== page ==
Wednesday, October 7, 2009

RE: 10 Brainiest States: Bulls hit-- Advertising as Magazine Article, And It's Like They're Not Even Trying to Hide It

MSN, a supposedly serious website, has a link on its homepage to a story ("How Smart is Your State?") from US News & World Report, a supposedly serious news magazine, that touts a study claiming to rank the "brain health" of the various states. As the subheadline puts it, "A new study ranks the 'brain health' of all 50 states, with a heavy emphasis on a healthful omega-3 fat."

The first paragraph promises much:

If you sometimes find it difficult to concentrate or experience the occasional "senior moment," don't be too hard on yourself. It might just be the state you live in.

So, according to this article's first paragraph, the state in which you live can affect your ability to concentrate. This sounds serious. They must have some pretty strong evidence to back this up; I mean, it's US News & World Report, right?

To raise awareness about the state of the nation's "brain health" and to encourage people to take action toward improving their own brain function, researchers released an index that purports to rank the "brain smarts" of all 50 states and the District of Columbia.

Okay, these mysterious "researchers" want to raise awareness about something called "brain health," which sounds important (who doesn't want a healthy brain?), and encourage better brain function. So they released what the article is now calling an "index," as opposed to a "study" (per the subhead), which doesn't sound as impressive. And we're two paragraphs in, and we still don't know who these researchers are.

Diet represented 36 percent of each state's score. Of several factors used to calculate the brain-healthfulness of the foods each state eats, sales of fish and DHA-fortified foods were weighed most heavily; they made up 10 percent and 12 percent, respectively, of the diet score. Measures of the population's physical health accounted for 25 percent of each state's overall score; mental health accounted for 24 percent; and social well-being 15 percent. In all, 21 measures went into calculating each score. The creators of the index examined existing data on these metrics for all the states and the District of Columbia. The data came from agencies such as the Centers for Disease Control and Prevention, the National Institutes of Health, and the Bureau of Labor Statistics.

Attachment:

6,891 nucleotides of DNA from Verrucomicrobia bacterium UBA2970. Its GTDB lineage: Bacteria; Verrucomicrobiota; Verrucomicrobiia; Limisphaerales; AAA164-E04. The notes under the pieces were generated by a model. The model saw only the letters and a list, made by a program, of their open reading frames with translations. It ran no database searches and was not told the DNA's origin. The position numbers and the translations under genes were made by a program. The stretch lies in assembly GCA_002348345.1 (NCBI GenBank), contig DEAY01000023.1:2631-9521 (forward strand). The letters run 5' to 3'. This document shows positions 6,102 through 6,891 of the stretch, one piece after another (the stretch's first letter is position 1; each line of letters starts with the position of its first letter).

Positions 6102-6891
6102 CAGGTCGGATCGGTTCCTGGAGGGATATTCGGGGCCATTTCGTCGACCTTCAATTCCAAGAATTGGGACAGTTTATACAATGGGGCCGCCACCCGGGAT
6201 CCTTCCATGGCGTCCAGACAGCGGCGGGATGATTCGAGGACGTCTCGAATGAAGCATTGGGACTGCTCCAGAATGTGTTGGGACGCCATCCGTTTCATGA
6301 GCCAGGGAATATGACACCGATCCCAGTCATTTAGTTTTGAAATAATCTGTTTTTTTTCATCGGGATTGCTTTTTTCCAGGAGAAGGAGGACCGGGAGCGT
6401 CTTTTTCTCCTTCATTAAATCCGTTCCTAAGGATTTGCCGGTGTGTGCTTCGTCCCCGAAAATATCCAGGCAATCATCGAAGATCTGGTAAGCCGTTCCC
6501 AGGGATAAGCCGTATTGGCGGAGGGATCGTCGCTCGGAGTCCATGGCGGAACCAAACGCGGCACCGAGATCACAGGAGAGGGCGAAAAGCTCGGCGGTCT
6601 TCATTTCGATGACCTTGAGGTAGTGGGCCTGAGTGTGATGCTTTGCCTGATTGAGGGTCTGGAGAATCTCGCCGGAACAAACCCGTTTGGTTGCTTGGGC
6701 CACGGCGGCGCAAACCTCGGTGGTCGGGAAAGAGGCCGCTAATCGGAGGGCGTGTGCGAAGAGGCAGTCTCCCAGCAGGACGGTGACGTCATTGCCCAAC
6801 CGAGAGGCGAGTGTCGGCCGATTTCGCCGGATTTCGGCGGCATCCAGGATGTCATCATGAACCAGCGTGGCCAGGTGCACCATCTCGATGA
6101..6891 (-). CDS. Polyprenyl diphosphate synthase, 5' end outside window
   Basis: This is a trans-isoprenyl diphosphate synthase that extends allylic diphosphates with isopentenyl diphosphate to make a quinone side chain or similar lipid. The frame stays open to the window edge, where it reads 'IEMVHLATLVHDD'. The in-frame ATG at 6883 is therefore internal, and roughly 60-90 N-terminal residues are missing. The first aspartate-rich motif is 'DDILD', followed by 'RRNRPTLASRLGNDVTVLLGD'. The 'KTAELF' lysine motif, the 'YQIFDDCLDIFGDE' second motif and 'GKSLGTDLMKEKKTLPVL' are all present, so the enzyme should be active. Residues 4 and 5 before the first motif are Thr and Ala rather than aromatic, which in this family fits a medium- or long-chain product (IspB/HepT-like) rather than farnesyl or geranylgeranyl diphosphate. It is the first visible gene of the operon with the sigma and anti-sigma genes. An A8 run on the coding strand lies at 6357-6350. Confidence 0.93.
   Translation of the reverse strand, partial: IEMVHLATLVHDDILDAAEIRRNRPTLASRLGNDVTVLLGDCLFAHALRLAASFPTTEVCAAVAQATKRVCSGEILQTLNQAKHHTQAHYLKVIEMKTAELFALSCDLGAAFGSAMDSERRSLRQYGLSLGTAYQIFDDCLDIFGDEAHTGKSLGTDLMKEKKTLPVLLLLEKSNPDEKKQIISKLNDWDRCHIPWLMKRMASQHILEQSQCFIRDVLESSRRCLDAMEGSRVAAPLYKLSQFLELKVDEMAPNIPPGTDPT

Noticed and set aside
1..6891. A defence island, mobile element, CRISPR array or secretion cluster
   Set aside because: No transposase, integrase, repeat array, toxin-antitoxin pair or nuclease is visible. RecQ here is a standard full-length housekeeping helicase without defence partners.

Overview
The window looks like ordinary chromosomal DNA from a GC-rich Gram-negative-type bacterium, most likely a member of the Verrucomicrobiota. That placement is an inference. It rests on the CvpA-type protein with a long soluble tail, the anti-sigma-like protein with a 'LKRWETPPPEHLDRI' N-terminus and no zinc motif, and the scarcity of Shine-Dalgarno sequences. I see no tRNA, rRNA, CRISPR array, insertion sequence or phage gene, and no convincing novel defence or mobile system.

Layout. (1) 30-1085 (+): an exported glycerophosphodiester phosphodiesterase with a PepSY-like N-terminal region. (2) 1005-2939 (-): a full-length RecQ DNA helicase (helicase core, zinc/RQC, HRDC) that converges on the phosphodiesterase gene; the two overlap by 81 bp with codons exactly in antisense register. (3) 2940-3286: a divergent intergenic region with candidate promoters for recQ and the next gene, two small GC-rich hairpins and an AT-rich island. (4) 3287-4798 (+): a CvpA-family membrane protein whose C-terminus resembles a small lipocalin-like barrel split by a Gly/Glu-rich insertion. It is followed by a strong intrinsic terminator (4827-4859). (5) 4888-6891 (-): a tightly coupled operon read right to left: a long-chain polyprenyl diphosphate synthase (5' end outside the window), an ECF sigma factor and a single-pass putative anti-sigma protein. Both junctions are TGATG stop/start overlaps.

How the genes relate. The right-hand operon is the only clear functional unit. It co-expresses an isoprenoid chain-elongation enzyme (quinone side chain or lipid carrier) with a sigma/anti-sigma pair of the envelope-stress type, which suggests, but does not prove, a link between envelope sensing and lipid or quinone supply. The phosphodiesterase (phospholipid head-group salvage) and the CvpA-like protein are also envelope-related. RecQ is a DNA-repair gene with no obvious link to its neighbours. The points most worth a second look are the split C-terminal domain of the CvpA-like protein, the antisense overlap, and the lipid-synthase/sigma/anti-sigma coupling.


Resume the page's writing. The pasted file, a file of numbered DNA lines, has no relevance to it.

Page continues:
Wait- that's the third paragraph? Now I'm more confused than ever. How did they break down the percentages? Why does diet make up 36% of the "score," while "social well-being" only got 15%? And what the hell is "social well-being," anyway? Who decides the parameters of that? I know a few shut-ins with a far different idea of what "social well-being" is from my more outgoing friends.

And, they measured diet based on food sales? Sales in grocery stores? Sales from online vendors? Sales of foods in restaurants? In co-ops? Where on earth did they get the sales figures, and what stores participated in the whatever "metric" they used to measure? And why were DHA-fortified food weighted most heavily?

You don't have to be a genius to understand why the index, dubbed the "life'sDHA Index of Brain Health," was based partly on DHA consumption. Its developer and sponsor, Martek Biosciences Corp., produces dietary supplements and products rich in DHA omega-3 fatty acids, including the life'sDHA brand. Studies suggest omega-3s can be important to healthy brain development.

Ah. We have to get a full four paragraphs into the article before we find that it is not a cold piece of reporting on a serious "study" or "index" compiled by impartial researchers- this is a motherf*cking advertisement for Martek Biosciences Corp, which produces dietary supplements. But that isn't all! In an article from the New York Times from January 14, 2007, we learn that they are trying to make deals with food makers to put their "magical" omega-3 sh*t in everything:

IT is not easy working inside Martek Biosciences, which has been trying for years to persuade food makers to add an omega-3 fat found in algae to everything from cheese puffs to cornflakes.
Martek has had considerable success adding an omega-3 fatty acid called docosahexaenoic acid, or DHA, to infant formula. And, on paper at least, DHA also sounds like the perfect supplement for Americans, who seem to grow more obsessed with healthy eating the more poorly they eat.